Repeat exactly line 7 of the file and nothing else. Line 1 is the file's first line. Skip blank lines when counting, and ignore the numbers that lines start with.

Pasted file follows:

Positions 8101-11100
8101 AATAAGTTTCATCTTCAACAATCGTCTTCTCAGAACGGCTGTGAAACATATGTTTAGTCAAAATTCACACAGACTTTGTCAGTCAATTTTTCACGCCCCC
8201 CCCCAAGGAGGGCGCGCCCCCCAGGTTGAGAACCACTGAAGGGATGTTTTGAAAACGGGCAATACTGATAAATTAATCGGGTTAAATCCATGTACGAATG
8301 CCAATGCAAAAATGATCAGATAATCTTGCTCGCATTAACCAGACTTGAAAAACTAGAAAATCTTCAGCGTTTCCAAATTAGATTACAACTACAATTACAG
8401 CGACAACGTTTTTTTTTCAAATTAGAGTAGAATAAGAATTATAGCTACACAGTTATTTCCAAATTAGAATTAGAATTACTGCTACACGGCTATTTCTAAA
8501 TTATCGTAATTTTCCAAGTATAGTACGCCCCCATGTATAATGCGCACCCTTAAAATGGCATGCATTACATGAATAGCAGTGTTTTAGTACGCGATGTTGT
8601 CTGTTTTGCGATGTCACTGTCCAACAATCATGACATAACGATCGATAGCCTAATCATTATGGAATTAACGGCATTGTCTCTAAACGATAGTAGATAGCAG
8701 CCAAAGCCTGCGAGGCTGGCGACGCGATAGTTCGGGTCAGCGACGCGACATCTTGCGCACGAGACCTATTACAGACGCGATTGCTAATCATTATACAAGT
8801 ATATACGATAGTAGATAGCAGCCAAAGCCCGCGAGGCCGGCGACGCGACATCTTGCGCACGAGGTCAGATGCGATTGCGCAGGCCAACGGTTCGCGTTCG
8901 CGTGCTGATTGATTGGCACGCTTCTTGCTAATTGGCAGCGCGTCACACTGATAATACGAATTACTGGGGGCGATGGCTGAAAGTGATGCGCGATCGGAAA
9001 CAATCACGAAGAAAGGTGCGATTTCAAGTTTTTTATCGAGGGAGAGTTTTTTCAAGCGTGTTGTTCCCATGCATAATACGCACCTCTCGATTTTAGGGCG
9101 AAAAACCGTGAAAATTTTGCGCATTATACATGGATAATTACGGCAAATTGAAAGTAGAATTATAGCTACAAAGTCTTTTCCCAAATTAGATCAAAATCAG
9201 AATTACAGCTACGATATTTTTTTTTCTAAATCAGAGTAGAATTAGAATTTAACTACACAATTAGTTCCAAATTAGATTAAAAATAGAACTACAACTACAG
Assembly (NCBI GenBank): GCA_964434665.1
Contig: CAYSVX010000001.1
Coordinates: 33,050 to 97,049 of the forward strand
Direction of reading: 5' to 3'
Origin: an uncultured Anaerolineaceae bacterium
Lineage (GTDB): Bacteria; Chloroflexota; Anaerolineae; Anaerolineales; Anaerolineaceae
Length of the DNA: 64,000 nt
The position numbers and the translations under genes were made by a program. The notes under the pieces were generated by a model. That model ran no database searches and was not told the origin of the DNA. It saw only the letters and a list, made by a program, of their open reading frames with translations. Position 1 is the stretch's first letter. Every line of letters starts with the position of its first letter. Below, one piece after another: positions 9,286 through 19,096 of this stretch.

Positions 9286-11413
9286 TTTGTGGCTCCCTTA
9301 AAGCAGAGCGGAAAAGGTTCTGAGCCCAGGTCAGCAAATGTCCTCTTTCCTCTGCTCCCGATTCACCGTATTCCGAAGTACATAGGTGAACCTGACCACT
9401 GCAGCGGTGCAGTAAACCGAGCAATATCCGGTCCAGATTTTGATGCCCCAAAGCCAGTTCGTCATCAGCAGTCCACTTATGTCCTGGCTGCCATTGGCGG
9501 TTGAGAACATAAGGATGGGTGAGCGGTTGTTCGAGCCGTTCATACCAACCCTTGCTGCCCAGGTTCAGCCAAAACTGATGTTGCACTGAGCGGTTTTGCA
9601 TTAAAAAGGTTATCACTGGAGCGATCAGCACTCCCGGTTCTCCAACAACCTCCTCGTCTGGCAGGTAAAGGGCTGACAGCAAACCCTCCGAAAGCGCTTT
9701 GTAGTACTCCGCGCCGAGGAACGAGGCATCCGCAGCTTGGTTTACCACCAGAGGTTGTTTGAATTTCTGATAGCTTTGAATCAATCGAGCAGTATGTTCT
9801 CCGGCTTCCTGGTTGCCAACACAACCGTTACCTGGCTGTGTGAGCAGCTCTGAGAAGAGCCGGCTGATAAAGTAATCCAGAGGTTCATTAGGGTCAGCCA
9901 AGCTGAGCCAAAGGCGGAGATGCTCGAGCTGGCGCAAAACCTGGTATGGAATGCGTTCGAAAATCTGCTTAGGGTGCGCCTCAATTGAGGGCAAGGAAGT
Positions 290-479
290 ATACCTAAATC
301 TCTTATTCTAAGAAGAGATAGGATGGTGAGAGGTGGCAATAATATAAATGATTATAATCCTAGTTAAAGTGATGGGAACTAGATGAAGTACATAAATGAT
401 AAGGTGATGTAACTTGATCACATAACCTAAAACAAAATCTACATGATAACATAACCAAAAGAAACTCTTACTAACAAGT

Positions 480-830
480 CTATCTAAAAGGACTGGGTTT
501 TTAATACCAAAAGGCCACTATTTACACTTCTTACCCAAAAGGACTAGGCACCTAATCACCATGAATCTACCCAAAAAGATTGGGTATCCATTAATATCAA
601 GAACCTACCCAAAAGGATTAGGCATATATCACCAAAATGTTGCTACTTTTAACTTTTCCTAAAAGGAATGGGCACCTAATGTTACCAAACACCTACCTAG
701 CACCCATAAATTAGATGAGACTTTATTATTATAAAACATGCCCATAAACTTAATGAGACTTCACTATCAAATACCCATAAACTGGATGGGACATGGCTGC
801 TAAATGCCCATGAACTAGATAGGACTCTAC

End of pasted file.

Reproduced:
8601 CTGTTTTGCGATGTCACTGTCCAACAATCATGACATAACGATCGATAGCCTAATCATTATGGAATTAACGGCATTGTCTCTAAACGATAGTAGATAGCAG